The Windows 95 launch is a cringey ’90s time capsule

Pleated khakis eveywhere! It’s true: we got our fashion cues from Jerry Seinfeld in the 1990s.

Yesterday was the 30th anniversary of Windows 3.1 — the version where Windows started to show its true promise — but the truly entertaining bit of Windows history is Blue OS Museum’s recent posting of the Windows 95 Launch show, starring Bill Gates and special guest host Jay Leno!

I put the video on another screen to use as background noise while editing some articles this afternoon and found myself unable to look away, as if I were watching Plan 9 From Outer Space or The Room. It’s a so-bad-it’s good time capsule of technology and popular culture.

Some observations:

  • Jay Leno’s schtick was a combination of his usual topical Tonight Show gags and of being someone who didn’t use a computer regularly. This may seem weird to present-day viewers, but you have to keep in mind that this was 1995, when having a computer in your home was still an unusual thing, and sound cards and CD-ROMs were still new features. The original Microsoft goal of “a computer on every desk and in every home” hadn’t been reached yet.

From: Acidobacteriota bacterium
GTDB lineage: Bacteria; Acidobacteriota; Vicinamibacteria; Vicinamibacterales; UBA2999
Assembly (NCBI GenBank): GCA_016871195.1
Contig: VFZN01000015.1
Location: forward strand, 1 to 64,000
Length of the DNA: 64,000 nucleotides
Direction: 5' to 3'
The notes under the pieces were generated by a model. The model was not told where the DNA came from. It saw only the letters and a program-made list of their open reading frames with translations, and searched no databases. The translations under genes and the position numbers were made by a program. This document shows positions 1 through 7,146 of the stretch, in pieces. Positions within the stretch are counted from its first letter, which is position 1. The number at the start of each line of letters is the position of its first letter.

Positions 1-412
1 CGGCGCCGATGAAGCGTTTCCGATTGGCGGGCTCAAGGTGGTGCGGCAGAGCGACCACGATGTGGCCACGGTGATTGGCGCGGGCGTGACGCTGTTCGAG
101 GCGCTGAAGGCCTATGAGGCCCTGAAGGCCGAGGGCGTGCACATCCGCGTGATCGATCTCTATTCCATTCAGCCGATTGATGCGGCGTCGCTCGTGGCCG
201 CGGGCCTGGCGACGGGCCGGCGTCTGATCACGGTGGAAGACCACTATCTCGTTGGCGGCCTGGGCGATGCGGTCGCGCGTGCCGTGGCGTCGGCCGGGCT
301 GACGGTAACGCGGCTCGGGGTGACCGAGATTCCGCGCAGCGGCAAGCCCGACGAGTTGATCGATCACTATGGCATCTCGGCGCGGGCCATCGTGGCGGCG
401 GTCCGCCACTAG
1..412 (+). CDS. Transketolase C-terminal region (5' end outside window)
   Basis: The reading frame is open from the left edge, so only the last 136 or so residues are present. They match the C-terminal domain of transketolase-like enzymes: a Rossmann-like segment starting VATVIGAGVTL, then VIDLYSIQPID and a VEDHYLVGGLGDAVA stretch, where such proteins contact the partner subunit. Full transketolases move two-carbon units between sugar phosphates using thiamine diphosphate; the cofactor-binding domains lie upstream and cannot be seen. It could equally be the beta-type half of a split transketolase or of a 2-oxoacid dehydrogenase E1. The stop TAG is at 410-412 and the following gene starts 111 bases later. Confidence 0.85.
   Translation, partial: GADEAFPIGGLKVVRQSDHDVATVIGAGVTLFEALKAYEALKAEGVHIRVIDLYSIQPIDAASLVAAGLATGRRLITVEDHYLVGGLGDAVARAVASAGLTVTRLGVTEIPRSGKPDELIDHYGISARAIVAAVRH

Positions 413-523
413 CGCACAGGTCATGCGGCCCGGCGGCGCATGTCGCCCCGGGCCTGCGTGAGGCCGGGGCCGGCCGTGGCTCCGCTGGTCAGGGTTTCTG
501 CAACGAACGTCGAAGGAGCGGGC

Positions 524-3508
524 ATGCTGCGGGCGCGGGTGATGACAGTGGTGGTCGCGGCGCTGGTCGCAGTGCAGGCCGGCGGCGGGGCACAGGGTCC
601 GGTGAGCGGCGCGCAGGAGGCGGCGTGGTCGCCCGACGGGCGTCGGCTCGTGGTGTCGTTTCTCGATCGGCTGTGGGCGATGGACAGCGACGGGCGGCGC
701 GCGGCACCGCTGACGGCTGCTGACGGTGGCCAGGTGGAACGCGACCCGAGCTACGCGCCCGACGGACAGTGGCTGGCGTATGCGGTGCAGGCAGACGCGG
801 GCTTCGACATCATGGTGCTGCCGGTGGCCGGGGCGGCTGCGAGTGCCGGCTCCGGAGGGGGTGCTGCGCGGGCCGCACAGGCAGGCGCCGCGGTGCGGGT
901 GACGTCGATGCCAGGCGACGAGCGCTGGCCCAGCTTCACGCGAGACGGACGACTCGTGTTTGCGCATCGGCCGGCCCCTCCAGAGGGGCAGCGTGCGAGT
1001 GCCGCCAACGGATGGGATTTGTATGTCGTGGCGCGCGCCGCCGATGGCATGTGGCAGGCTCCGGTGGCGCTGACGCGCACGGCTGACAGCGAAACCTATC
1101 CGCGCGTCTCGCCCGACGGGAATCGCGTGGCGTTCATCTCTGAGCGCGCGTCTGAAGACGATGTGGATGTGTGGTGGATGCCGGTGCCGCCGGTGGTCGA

• The video is definitely a news time capsule too — Jay cracked a lot of Bill Clinton and OJ Simpson jokes, and I wonder if the references are lost on younger viewers. Early in the video, when joking about the limited memory of the Altair 8800 (for which Microsoft wrote a BASIC interpreter when they were getting started), he joked that it had better memory than Rosa Lopez. The name rang a bell, but I had to Google her (she was OJ Simpson’s housekeeper, and called to be a witness at his murder trial).
  • It’s also a fashion and hair time capsule. A painful one.
  • Multimedia on a computer! This was truly possible for the first time on Windows 95 (or Macintosh ’89), which was perfect timing as I was entering the job market at the time and landed a job developing multimedia CD-ROM applications.
  • Pre-emptive multitasking as the new hotness — wow, we lived in the stone age!
  • MSN, as in the Microsoft Network, which was their answer to AOL. They’d pivot to the internet shortly afterward.
  • And oh, that bit near the beginning where the programmers talked about life (and lack of hygiene) during crunch time while working on Windows 95 was straight out of Douglas Coupland’s novel, Microserfs. The only difference is that the Microserfs characters dated more.

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